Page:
Injuries cost Shane Vereen the 2013 breakout season that many had predicted for him. In eight games, Vereen rushed for only 208 yards, but caught 47 balls for 427 yards and scored four total touchdowns. As those numbers indicate, Vereen is a valuable commodity in PPR leagues. He could be an important part of your fantasy team in standard formats as well this season. ESPN”s respected beat reporter Mike Reiss expects Vereen to lead all New England running backs in snaps this season. Vereen is already an integral part of the Patriot passing game with the ability to run inside efficiently despite his smallish frame. He may be asked to do so more this season if Steven Ridley finds his way back into Bill Belichick’s doghouse again this season since the team is currently short on other legitimate options. Vereen has seen his share of injuries throughout his career and reportedly the fractured wrist that he suffered in 2013 is still not 100 percent healed, but when healthy, he should be a consistent RB2/3 with upside.
WR Julian Edelman
(2013 WR Rank—#18, 8.9 FPts/G)
At the start of the 2013 season, Tom Brady was without his top-five pass catchers from 2012 due to injury, free agency and criminal activity. The Patriots then lost prized free agent acquisition Danny Amendola to a groin tear during their opening week contest, further depleting the depth chart. Brady was forced to rely on a handful of rookie wide receivers and journeymen-type tight ends to pick up the slack. Unheralded veteran Julian Edelman then stepped up and caught 105 balls on the season. The former college quarterback was a reliable target for Tom Terrific, but lacked the playmaking ability to keep the offense moving at the levels it was used to achieving since 2007. Edelman managed a meager 10.1 yards per reception and only found the end zone six times. Given those poor metrics, it’s hard to imagine that the team can’t make better use of the 151 targets that went Edelman’s way last season. With that said however, Brady lobbied hard for the Pats to bring the free agent Edelman back this offseason and the team did resign him after he flirted with Houston and San Francisco. In PPR leagues, Edelman could still be a reliable WR3 but with Amendola and Rob Gronkowski healthy and with Aaron Dobson and Kenbrell Thompkins a little more seasoned, it’s possible his receptions could be cut in half in 2014. Buyers beware.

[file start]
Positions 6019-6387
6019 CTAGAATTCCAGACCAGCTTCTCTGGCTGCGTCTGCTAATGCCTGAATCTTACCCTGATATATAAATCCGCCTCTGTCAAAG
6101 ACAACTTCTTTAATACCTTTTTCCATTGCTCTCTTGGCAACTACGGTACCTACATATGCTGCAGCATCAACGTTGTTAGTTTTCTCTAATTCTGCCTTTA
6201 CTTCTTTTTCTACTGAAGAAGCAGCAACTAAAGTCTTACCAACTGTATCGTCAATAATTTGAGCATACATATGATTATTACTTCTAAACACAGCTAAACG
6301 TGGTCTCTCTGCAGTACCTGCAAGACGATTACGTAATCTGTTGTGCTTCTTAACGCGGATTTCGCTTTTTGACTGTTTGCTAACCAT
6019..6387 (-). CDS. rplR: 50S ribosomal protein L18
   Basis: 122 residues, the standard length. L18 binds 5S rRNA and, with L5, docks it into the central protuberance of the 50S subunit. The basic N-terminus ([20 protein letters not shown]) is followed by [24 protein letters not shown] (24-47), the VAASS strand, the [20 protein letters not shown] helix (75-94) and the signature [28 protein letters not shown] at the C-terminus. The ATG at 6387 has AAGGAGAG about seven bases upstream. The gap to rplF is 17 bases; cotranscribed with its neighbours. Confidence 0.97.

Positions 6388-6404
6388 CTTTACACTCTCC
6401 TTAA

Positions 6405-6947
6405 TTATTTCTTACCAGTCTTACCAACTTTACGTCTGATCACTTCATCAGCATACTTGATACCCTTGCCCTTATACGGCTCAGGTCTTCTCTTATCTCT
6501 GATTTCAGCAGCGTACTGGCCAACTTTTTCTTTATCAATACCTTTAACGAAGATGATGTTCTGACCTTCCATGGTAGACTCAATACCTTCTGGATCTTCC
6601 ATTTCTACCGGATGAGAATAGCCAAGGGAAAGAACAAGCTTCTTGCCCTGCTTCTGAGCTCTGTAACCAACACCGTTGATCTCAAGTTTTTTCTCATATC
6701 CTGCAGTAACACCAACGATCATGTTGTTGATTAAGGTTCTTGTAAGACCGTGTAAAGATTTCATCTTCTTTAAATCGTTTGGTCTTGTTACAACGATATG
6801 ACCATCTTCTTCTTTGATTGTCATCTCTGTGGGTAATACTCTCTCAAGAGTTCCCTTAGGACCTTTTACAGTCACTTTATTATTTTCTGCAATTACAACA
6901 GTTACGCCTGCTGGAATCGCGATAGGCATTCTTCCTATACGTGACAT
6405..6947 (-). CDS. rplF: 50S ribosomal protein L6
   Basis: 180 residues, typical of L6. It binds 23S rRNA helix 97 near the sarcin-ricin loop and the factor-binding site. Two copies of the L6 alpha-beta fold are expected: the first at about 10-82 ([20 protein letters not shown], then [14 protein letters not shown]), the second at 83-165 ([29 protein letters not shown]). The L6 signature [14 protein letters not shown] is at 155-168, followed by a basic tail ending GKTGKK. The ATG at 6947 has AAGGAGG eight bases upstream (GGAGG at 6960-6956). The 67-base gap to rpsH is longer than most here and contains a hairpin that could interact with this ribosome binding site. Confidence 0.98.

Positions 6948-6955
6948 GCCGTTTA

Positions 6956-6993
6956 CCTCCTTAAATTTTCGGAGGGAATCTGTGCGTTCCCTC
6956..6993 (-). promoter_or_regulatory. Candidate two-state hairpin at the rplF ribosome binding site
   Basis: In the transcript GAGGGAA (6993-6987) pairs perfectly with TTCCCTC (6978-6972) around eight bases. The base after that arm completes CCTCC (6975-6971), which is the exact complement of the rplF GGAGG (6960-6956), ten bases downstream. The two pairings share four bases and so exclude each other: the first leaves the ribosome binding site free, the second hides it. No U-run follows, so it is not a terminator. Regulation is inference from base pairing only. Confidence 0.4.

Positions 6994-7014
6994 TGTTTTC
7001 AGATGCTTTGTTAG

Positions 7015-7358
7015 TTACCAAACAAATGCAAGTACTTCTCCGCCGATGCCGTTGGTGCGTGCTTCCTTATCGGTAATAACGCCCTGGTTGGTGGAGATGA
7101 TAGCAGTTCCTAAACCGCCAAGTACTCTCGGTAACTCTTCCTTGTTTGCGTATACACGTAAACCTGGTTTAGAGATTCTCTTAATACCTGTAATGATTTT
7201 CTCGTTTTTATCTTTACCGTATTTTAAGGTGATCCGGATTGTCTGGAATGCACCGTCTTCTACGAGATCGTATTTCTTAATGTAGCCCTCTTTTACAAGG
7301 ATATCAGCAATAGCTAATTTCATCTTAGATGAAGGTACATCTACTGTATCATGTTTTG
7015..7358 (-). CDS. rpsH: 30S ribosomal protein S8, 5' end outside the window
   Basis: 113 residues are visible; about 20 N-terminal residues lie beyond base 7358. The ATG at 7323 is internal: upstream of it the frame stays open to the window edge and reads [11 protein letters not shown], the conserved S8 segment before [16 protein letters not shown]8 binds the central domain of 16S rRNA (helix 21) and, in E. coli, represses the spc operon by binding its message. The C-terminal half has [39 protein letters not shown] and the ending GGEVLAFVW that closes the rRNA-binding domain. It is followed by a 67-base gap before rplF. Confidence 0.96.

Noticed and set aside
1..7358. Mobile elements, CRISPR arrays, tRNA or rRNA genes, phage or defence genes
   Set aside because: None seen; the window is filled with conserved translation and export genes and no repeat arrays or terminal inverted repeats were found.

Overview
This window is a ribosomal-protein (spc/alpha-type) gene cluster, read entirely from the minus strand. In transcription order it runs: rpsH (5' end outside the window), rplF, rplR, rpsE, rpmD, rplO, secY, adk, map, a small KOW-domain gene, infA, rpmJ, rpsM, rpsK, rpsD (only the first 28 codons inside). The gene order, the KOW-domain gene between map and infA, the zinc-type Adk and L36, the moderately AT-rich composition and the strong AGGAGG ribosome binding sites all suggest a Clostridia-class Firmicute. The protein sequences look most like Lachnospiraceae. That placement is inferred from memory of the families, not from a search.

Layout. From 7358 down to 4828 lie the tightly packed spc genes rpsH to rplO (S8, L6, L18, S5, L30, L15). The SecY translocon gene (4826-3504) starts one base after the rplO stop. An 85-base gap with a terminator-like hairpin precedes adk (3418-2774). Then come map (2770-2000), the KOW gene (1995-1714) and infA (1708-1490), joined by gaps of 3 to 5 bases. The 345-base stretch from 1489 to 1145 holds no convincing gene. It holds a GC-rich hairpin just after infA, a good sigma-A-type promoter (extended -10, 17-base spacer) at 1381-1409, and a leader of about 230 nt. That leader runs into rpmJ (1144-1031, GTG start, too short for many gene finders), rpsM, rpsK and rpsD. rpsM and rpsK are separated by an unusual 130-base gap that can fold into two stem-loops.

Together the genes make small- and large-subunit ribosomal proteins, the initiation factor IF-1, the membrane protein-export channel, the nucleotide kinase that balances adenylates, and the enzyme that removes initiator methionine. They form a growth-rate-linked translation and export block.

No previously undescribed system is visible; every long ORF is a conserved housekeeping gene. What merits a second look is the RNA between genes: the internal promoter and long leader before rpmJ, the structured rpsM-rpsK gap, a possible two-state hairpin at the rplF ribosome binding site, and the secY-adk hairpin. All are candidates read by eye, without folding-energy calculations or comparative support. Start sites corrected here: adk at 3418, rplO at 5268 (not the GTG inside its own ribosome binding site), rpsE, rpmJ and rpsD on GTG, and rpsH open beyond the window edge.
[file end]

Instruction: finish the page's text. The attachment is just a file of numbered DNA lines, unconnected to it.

WR Danny Amendola
(2013 WR Rank—#60, 6.3 FPts/G)
Danny Amendola was signed by the Patriots last offseason immediately following Wes Welker’s signing with the Denver Broncos. Many fantasy footballers not only saw Amendola as a replacement for Welker but also felt that he was a younger and faster version of the man known as “the slot machine.“ Amendola suffered a serious tear of the groin during the opening week contest against Buffalo. He only played in 12 games and was hampered by the injury all season causing him to be a major disappointment to the team and to fantasy owners. He’s now fully healthy and is expected to be a starting outside wide receiver for the team, despite some earlier offseason reports calling him a candidate to be released. Amendola was the star of the 2012 offseason and by all reports he has looked good once again at OTAs this offseason. Amendola offers a pretty similar skill set to Julian Edelman and it will be interesting to see how the team employs what basically amounts to two slot wide receivers in their 2014 offense. Amendola has a reputation of being “injury prone” and last season will not put that perception to rest. In PPR leagues, however, there is potential to use that perception to get some nice draft value for a player that could very well have caught the 105 balls that went to Edelman last season if not for his Week 1 injury.